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Bell Canada Strips

Harry Koza

16:07 EST Thursday, Oct 19, 2006

TORONTO (GlobeinvestorGOLD) -  Last week we talked about BCE Inc. C bonds, the Good Bells and the Hell's Bells. Truth be told, the Hell's Bells aren't really all that Satanic.

Sure, they've widened out a little in yield spread against Canada bonds, but given how starved the corporate bond market is for product, they've tightened in a bit again as bargain hunters scooped them up at the higher yields. As for the Good Bells, well, last week I didn't have room to get into just how really, really good they are.

Look at it this way. Bell is going to redeem $2-billion worth of bonds. The bondholders will get their $2-billion back, plus accrued interest, plus an extra $1.5-billion premium for the early retirement of the debt. Now that's a nice pass! In fact, as one credit analyst pointed out this week, it may be unprecedented in Canadian corporate bond history.

One of my e-mails from the Street this week also argued that, all in all, since most institutional investors owned some of both the Good Bells and the Hell's Bells, they still made out like bandits. While the prices of the medium-term notes (MTNs) went down a bit on the trust announcement, the prices of the bonds being called went through the roof. Net-net, they're still up huge.

There are two more Bell bond issues involved in the trust conversion early debt retirement that are interesting. A number of years back, Bell issued $150-million 9.75-per-cent bonds maturing on May 15, 2053, and $150-million 10-per-cent bonds maturing on Oct. 12, 2054. Both issues were 60-year maturities at the time of issue, which is in itself a pretty unusual thing in the bond market. I mean, there just aren't that many companies that anyone in his right mind would lend money to for 60 years. There aren't many companies that you could look at today and say with any certainty that they will even still be in business 60 years from now. That Bell could issue 60-year debt twice speaks volumes about its stature as a Canadian corporate icon.

By the way, International Business Machines Corp., if memory serves, has actually issued 100-year, or "Century" bonds three times over the years, each time within days of a major market bottom in interest rates. There are few better indicators of the end of a bond bull market than an IBM Century bond issue, so if they ever do another one, run for the exits.

Anyway, back to the Bell 60 years. When they were issued, the entire amounts were immediately stripped. The residuals went mostly to investors needing extra-long duration; for instance, insurance companies looking to match off annuity liabilities. The stripped coupons were sold to a variety of investors, including retail investors.

When the trust conversion was announced, and all us bond geeks were scrambling around trying to figure out what it all meant and looking at all the outstanding Bell bonds, I looked at these two 60-year issues and thought, how in hell are they going to call these? Will the dealers have to buy back all the individual coupons and residuals and reconstitute the parts back into the original bonds? That seemed like an awfully complicated and expensive process. So, in my travels over the past week or so, I've been asking traders and portfolio managers how these bonds would be handled.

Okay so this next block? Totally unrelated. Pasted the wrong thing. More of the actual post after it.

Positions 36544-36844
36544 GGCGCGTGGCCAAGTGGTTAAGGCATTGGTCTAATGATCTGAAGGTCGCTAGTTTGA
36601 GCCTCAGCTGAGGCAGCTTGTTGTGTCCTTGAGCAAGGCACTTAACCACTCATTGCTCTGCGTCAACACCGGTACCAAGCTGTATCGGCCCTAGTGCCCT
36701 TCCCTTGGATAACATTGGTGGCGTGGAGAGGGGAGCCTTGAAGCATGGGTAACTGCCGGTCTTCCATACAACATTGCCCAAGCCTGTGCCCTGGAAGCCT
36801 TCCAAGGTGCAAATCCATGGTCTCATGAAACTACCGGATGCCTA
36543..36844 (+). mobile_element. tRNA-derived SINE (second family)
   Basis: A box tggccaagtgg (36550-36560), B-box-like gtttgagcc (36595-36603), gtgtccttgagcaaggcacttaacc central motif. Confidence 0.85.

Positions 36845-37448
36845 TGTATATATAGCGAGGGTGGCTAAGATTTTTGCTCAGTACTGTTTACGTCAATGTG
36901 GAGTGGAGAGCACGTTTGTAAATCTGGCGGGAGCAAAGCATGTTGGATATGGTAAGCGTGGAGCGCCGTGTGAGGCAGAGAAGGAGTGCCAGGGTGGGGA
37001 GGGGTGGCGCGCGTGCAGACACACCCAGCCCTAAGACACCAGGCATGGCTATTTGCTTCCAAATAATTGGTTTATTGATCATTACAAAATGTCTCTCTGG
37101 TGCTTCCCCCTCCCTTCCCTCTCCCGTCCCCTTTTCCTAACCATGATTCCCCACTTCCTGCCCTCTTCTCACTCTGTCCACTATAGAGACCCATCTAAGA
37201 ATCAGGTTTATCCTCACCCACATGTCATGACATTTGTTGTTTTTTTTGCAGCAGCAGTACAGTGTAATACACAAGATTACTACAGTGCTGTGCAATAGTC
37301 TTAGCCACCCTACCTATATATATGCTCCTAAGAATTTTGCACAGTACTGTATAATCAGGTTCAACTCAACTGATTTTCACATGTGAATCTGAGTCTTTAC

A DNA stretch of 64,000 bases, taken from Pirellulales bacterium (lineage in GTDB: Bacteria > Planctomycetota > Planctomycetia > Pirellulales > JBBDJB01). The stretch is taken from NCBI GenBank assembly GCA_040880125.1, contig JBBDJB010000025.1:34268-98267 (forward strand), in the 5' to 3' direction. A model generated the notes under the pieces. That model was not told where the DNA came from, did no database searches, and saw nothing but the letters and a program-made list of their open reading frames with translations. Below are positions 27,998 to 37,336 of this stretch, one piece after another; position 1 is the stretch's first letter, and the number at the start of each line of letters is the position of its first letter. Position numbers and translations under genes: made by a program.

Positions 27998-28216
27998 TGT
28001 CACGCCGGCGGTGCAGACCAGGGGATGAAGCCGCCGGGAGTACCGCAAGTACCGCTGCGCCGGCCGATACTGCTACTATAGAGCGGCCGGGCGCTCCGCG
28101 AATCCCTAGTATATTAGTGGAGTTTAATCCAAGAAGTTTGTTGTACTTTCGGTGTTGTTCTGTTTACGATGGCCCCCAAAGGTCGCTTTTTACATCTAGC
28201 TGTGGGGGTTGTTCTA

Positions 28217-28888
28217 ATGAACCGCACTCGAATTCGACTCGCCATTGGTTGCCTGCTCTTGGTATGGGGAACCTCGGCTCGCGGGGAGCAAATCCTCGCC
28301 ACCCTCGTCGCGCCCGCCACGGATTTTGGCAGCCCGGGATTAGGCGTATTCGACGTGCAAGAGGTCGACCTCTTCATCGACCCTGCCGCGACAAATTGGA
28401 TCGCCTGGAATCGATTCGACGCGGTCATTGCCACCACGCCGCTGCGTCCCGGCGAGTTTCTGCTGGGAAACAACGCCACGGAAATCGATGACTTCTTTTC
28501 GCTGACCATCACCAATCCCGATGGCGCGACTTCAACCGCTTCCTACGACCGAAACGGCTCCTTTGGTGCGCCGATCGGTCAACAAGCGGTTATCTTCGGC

Everyone agreed that it was a complicated issue and scratched their heads and said they didn't know either. I decided to go to the source on strips, so I  called up Keith Campbell, who used to be the Canadian Depository Securities' (CDS) resident strip bond guru. He directed me to his excellent website (www.stripbonds.info) where I discovered, among other interesting, things, that Canada is the world leader in strip bonds, with more than double the face value outstanding of stripped underlying bonds per capita than any of the other 14 countries where strip bonds are available. Who knew? Two things that define Canadians: strip bonds and having to get your kids Halloween costumes that fit over a snowsuit.

The site also explains how the 60-year Bell strips will be dealt with. The approach used is based on the concept of "proportionate economic interest." This process normally calculates a value for each individual strip using the yield of a Government of Canada bond of similar maturity for each one. The value of each strip is then divided by the total value of all the strips, to give a percentage of the total value. Each individual holder of the strips then receives their calculated percentage of the total value. In this case, since the bonds are being called at a premium, the value is based on the total that Bell is paying to redeem the underlying bonds.

Since strip bonds are all book-based, that is, there are no physical bonds, no actual pieces of paper that need to be turned in against payment, this is an easy and painless process for CDS to deal with. They have over $3.0 trillion* worth of securities on deposit and handle more than 77 million securities transactions a year. They won't even break a sweat over this one.

* The globe version shows $2.7 trillion. CDS updated its website since I wrote this, but by the time I noticed, it was too late to get the change in the paper.

Harry Koza,

Sr. Market Analyst,

Thomson Financial,

36 Green Meadow Crescent,

Richmond Hill, Ontario,

L4E 3W7

905-773-0328

harry.koza@thomson.com

hkoza@aci.on.ca



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